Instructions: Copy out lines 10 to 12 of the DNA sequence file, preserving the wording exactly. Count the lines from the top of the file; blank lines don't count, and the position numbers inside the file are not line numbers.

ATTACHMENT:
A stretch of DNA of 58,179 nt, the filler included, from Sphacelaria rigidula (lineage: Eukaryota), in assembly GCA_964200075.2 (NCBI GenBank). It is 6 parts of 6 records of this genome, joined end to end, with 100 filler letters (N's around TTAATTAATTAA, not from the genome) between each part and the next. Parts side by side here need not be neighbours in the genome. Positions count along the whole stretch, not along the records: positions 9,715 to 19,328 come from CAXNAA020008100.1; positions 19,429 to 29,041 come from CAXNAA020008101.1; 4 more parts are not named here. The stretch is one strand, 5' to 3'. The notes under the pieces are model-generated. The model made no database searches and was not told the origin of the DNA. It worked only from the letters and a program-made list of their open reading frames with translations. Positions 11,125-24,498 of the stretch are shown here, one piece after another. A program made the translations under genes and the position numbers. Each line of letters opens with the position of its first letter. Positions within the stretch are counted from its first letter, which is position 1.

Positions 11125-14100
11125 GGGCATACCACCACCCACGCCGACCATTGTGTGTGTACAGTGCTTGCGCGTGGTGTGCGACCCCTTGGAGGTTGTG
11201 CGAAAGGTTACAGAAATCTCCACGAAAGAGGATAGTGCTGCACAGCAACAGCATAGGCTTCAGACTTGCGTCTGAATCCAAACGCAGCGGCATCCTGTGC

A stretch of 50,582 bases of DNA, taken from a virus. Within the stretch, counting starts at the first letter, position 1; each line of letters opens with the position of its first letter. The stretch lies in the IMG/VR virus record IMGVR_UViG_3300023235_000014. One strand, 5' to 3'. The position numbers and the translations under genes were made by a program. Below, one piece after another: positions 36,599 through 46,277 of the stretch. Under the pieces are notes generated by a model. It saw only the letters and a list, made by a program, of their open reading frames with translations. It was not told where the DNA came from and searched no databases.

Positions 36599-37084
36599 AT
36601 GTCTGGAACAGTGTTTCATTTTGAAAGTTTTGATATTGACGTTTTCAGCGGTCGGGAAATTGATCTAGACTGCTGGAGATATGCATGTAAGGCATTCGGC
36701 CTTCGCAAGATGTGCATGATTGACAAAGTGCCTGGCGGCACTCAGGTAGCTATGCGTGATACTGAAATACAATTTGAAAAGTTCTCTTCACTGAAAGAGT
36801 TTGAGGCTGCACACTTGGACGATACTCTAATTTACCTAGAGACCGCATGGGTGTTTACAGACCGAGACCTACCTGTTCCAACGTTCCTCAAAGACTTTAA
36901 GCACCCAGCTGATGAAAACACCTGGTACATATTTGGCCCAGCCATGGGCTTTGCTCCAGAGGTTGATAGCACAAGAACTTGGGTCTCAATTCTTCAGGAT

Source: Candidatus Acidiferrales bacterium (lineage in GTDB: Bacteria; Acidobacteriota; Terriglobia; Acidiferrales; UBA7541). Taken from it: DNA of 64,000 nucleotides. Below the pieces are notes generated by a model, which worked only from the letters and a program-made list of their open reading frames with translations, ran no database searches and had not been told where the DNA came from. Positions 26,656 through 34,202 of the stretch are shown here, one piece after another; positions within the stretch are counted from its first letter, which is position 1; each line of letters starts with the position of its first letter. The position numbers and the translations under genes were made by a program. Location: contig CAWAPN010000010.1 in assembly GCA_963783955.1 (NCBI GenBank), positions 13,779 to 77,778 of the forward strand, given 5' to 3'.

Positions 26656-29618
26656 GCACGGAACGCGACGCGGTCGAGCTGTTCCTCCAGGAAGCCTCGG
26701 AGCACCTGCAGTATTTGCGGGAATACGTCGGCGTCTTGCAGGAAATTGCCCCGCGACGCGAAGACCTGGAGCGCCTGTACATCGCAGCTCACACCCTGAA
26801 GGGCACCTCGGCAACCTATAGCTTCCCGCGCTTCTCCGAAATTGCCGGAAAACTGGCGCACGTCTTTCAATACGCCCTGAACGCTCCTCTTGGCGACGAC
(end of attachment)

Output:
36801 TTGAGGCTGCACACTTGGACGATACTCTAATTTACCTAGAGACCGCATGGGTGTTTACAGACCGAGACCTACCTGTTCCAACGTTCCTCAAAGACTTTAA
36901 GCACCCAGCTGATGAAAACACCTGGTACATATTTGGCCCAGCCATGGGCTTTGCTCCAGAGGTTGATAGCACAAGAACTTGGGTCTCAATTCTTCAGGAT

Source: Candidatus Acidiferrales bacterium (lineage in GTDB: Bacteria; Acidobacteriota; Terriglobia; Acidiferrales; UBA7541). Taken from it: DNA of 64,000 nucleotides. Below the pieces are notes generated by a model, which worked only from the letters and a program-made list of their open reading frames with translations, ran no database searches and had not been told where the DNA came from. Positions 26,656 through 34,202 of the stretch are shown here, one piece after another; positions within the stretch are counted from its first letter, which is position 1; each line of letters starts with the position of its first letter. The position numbers and the translations under genes were made by a program. Location: contig CAWAPN010000010.1 in assembly GCA_963783955.1 (NCBI GenBank), positions 13,779 to 77,778 of the forward strand, given 5' to 3'.